With the ongoing discussions about Bruce Waltke’s video at the BioLogos website and his subsequent resignation from RTS, as well as the long comment thread here at Evangel about events in Genesis, I thought I would post some thoughts about the relationship between science and religion that were gathered from a series of helpful lectures from the Teaching Company. Some might find it helpful and others, I’m sure, will not.


At the center of the issues is the relationship between God and nature. Understanding this thorny subject is a difficult task since one must be able to define a wide variety of terms as they relate to causation, both natural and supernatural. Is causation fundamentally natural, supernatural, or both? It is important to note that a matter of orthodoxy is the conception of a singularly creative and omnipotent deity who provides a necessary (though not sufficient) condition for the scientific enterprise. The implication is that regularity of law-like action is ensured by the sustaining order of the deity’s providence.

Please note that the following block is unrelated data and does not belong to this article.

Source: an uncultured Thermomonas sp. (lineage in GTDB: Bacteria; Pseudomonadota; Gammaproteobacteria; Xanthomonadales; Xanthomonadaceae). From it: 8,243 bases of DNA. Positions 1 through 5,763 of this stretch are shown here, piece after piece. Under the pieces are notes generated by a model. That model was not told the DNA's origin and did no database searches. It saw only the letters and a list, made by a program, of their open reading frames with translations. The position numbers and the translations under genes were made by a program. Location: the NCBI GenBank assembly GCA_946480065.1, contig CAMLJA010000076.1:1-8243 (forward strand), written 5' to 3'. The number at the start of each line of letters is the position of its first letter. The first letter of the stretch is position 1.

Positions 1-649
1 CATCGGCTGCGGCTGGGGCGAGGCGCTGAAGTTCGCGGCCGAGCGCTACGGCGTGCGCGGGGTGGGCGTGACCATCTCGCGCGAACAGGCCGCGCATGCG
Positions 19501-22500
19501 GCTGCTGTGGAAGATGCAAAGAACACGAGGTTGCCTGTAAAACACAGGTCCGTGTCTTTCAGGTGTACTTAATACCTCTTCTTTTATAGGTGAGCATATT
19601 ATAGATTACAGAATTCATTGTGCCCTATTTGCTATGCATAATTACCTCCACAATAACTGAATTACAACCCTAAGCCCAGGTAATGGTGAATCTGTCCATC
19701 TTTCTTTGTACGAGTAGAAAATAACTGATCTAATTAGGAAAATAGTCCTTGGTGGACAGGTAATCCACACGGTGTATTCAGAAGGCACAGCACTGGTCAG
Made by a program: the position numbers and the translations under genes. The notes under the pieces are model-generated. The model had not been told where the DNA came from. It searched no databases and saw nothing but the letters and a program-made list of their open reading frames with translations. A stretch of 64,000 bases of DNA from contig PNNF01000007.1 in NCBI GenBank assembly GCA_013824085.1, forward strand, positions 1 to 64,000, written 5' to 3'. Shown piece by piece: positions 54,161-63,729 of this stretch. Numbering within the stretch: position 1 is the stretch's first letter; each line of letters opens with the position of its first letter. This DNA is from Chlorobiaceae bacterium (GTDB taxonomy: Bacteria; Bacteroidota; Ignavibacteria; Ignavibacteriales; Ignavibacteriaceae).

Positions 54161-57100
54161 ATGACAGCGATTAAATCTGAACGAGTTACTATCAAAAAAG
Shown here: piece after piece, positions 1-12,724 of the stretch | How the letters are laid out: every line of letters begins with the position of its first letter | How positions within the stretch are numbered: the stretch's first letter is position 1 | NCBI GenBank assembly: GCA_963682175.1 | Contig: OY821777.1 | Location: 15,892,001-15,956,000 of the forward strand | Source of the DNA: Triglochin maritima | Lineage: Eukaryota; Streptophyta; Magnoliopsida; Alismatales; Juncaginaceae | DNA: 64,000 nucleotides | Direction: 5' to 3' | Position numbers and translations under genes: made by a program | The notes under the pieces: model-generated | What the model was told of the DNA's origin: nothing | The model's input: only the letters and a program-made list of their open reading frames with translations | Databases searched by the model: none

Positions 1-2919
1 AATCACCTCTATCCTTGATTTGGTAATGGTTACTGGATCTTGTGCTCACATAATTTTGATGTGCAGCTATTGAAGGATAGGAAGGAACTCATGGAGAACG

In the same way providence is a decisive factor in theological doctrine, so it is in science. How we construe God’s interaction with the created order will determine how we think about and practice science. Almost universally rejected is the naïve supernaturalism of theological determinists who insist that for every effect in the natural world there is a supernatural cause. In other words the explanation for why your hair grows is “God did it.” This view undermines the scientific enterprise since its explanations are deemed sufficient and no further knowledge can be gained. Instead, the history of Christian thought has affirmed the idea that God governs and sustains the created order through secondary means. Creation contains a system of causality that is reliable, regular, and observable, yet remains original or “final” in the will of God. Thus the natural causes are sustained by God’s concurring providence.

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